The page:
Your search returned 257 results in 57 document sections:

1 2 3 4 5 6
Abraham Lincoln, Stephen A. Douglas, Debates of Lincoln and Douglas: Carefully Prepared by the Reporters of Each Party at the times of their Delivery., Speech of Hon. Abraham Lincoln, at Columbus Ohio, September, 1859. (search)
t it is not entirely safe, when one is misrepresented under his very nose, to allow the misrepresentation to go uncontradicted. I therefore propose, here at the outset, not only to say that this is a misrepresentation, but to show conclusively that it is so ; and you will bear with me while I read a couple of extracts from that very memorable debate with Judge Douglas last year, to which this newspaper refers. In the first pitched battle which Senator Douglas and myself had, at the town of Ottawa, I used the language which I will now read. Having been previously reading an extract, I continued as follows : Now, gentlemen, I dont want to read at any greater length, but this is the true complexion of all I have ever said in regard to the institution of slavery and the black race. This is the whole of it, and any thing that argues me into his idea of perfect social and political equality with the negro, is but a specious and fantastic arrangement of words, by which a man can p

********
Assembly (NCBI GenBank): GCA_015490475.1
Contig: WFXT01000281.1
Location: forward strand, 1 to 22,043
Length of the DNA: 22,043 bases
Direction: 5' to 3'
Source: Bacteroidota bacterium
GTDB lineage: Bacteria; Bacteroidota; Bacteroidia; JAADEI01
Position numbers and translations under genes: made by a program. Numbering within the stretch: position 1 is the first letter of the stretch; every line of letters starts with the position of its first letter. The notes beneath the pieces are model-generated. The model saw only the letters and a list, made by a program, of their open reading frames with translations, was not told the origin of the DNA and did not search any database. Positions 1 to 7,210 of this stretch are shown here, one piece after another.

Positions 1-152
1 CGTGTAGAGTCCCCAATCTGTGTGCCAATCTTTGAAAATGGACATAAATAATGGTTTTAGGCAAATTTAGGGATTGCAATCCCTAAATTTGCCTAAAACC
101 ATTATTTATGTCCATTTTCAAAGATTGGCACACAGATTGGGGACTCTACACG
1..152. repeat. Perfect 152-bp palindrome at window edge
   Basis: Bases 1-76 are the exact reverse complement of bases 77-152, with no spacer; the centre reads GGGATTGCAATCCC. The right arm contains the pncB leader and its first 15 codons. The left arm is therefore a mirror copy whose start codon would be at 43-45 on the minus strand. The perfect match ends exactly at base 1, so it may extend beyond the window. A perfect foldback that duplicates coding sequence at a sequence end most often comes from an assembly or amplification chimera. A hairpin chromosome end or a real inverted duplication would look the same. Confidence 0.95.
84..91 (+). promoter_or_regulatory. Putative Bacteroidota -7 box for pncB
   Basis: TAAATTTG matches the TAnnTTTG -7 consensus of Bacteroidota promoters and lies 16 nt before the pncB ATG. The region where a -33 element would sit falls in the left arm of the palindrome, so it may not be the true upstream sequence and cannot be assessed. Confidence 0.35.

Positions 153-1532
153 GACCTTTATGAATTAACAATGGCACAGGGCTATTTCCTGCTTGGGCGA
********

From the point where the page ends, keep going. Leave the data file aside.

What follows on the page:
ustly that a d-d hawk-billed Yankee is here besetting me at every turn I take, saying that Robert Kenzie never received the $80 to which he was entitled. In July, 1851, he wrote a facetious message to one of his clients, saying: I have news from Ottawa that we win our case. As the Dutch justice said when he married folks, Now where ish my hundred tollars. The following unpublished letter in possession of C. F. Gunther, Esq., Chicago, Ills., shows how he proposed to fill a vacancy in the off and acted in the law office has been graphically and, I must confess, truthfully told by a gentleman now in New York, who was for several years a student in our office. I beg to quote a few lines from him: My brother met Mr. Lincoln in Ottawa, Ill., John H. Littlefleld, Brooklyn Eagle, October 16, 1887. one day, and said to him: I have a brother whom I would very much like to have enter your office as a student. All right! was his reply; send him down and we will take a look at him.